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"This is how it should be."

Low riders and more at the 48th annual Chicano Park Day

Dream car: Shorty’s 1960 Chevy Impala
Dream car: Shorty’s 1960 Chevy Impala

“You see this? This is how it should be,” says David Sanchez III.

He’s leaning over and pointing to the exaggerated solid chrome wheel rim of a black 1956 Chevrolet Bel Air that’s sitting on its rear haunches, nose in the air. It has the welded chain-link steering wheel, 520-s tires with the one-inch whitewall, and these solid chrome rims with a half-moon hub.

We’re at Chicano Park, here in the Barrio, at the end of the 48th annual Chicano Park Day, and guys are standing round, talking their specialized low rider talk.

David Sanchez explains his favorite rims

“You see, this is how they were in my dad’s time,” David’s saying. “The best rims! Supreme, Cragar, Rocket. The baby moons and half-moons. Then, spoke rims started coming in. Alliance. Star Wire. Me, I don’t care for spokes. My dad was part of the Tijuana scene. United Browns Car Club. He had a ’49 Chevy Deluxe. Chop-top. Paid me 50 cents to polish it every weekend. And he was the first to go into pearl paint. He brought it right up here in 1974 and won Best in Show! From TJ? Those San Diego guys were shocked.”

Me, I’m in love with another car, with its pearlescent red paint, the perfect chrome sweep of its stanchion-free side windows, the full spare tire in the scarlet and chrome shell behind the winged trunk. And yes, those four ruby-tipped hydraulic sprout levers on the driver’s side that will make this baby tip up, tip down, go high, go low.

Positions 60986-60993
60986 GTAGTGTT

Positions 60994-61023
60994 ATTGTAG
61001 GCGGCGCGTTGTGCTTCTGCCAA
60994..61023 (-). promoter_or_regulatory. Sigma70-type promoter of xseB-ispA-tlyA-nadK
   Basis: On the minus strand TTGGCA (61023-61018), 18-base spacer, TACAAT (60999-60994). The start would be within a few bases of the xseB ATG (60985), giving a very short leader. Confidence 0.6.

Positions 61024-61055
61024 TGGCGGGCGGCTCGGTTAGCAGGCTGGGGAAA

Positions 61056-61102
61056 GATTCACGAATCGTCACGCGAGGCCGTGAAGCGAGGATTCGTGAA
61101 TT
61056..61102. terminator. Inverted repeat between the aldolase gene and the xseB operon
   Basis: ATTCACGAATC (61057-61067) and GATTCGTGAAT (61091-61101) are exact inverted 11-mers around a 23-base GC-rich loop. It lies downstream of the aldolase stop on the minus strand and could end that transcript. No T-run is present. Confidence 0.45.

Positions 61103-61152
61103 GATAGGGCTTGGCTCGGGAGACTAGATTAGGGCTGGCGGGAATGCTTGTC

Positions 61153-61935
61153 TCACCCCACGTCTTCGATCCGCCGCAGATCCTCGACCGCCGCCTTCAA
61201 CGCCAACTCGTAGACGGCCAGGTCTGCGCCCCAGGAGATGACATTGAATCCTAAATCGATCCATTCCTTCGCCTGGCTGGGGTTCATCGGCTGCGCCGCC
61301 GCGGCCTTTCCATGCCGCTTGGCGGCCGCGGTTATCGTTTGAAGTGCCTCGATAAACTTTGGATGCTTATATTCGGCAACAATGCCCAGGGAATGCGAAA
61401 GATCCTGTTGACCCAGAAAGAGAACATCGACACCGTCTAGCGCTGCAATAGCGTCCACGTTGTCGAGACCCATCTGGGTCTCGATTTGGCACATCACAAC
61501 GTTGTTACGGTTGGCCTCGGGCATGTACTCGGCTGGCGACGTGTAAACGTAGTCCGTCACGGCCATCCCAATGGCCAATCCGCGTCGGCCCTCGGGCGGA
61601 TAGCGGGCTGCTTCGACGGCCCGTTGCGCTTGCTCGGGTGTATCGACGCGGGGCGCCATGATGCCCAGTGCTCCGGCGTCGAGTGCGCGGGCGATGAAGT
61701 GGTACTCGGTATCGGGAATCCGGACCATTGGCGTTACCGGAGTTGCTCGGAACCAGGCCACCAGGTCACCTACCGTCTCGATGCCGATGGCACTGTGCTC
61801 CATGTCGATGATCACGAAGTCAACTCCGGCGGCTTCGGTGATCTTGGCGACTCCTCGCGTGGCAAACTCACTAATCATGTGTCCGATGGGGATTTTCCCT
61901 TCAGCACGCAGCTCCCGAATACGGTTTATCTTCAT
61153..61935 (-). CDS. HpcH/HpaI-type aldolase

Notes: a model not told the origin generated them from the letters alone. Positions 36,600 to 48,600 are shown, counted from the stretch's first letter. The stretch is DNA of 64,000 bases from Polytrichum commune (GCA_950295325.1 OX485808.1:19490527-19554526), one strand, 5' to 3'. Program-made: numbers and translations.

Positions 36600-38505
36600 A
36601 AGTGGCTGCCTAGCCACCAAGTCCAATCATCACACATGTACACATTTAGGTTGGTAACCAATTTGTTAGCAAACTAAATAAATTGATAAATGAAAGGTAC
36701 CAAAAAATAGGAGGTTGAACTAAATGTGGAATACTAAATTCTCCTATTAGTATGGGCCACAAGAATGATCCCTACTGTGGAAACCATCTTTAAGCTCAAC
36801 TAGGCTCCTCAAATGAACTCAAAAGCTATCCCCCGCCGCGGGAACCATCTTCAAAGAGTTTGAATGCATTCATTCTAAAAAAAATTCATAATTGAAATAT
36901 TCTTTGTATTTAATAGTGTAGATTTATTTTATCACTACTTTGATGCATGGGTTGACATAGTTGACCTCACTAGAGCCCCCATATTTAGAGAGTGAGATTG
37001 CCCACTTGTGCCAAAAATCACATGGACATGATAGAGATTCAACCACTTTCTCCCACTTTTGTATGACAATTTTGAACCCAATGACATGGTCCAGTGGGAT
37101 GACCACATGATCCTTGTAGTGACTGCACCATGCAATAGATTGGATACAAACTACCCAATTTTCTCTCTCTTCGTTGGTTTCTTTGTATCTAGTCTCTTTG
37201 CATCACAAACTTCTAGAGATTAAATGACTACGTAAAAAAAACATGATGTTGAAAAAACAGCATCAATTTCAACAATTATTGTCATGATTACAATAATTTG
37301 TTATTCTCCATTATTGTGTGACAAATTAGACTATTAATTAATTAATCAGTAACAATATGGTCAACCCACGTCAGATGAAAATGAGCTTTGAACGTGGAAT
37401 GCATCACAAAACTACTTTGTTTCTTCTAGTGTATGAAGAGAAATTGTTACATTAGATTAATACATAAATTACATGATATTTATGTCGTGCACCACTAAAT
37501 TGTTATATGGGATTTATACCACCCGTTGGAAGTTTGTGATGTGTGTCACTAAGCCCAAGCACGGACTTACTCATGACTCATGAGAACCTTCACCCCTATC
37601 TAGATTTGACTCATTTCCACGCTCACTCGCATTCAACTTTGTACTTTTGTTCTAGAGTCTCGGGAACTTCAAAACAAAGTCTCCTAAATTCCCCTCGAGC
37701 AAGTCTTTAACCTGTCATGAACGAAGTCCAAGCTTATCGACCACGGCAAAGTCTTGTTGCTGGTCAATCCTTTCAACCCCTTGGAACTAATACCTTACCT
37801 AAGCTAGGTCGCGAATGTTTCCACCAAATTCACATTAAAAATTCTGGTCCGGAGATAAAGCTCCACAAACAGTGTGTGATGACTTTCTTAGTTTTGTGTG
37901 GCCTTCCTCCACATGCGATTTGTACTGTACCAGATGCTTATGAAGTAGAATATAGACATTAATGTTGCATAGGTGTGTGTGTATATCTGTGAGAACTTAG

Problem is, this 1960 Chevy Impala belongs to Shorty. Shorty transformed it. Shorty had the magic touch. Supported by his buddies in the Amigos Car Club. People say some of the machines here are worth 40, 60, 100 grand, with their combination of antiqueness, technical wizardry, artistry, and flare.

Lizeth Duenas, peyote proponent

But it’s not just cars that keep you here. Lizeth Duenas is selling jewelry to raise money for bees to pollinate the endangered peyote cactus down in San Luis Potosí, so it can deliver relief for different illnesses, even though, up here, it’s recognized only as a hallucinogen. A guy named Sergio is loudly predicting World War Three, quoting a Hopi named Ahkima. A gal in full Aztec regalia is waiting for her mom to start a dance demo.

It takes a moment to remember that almost 50 years ago, there was no Chicano Park. In 1970, authorities had just demolished over 5000 Barrio Logan homes, to make way for Interstate 5 and the Coronado Bay Bridge. People were feeling disrespected. So they formed human chains around bulldozers, held a 12-day occupation, and won the right to a park.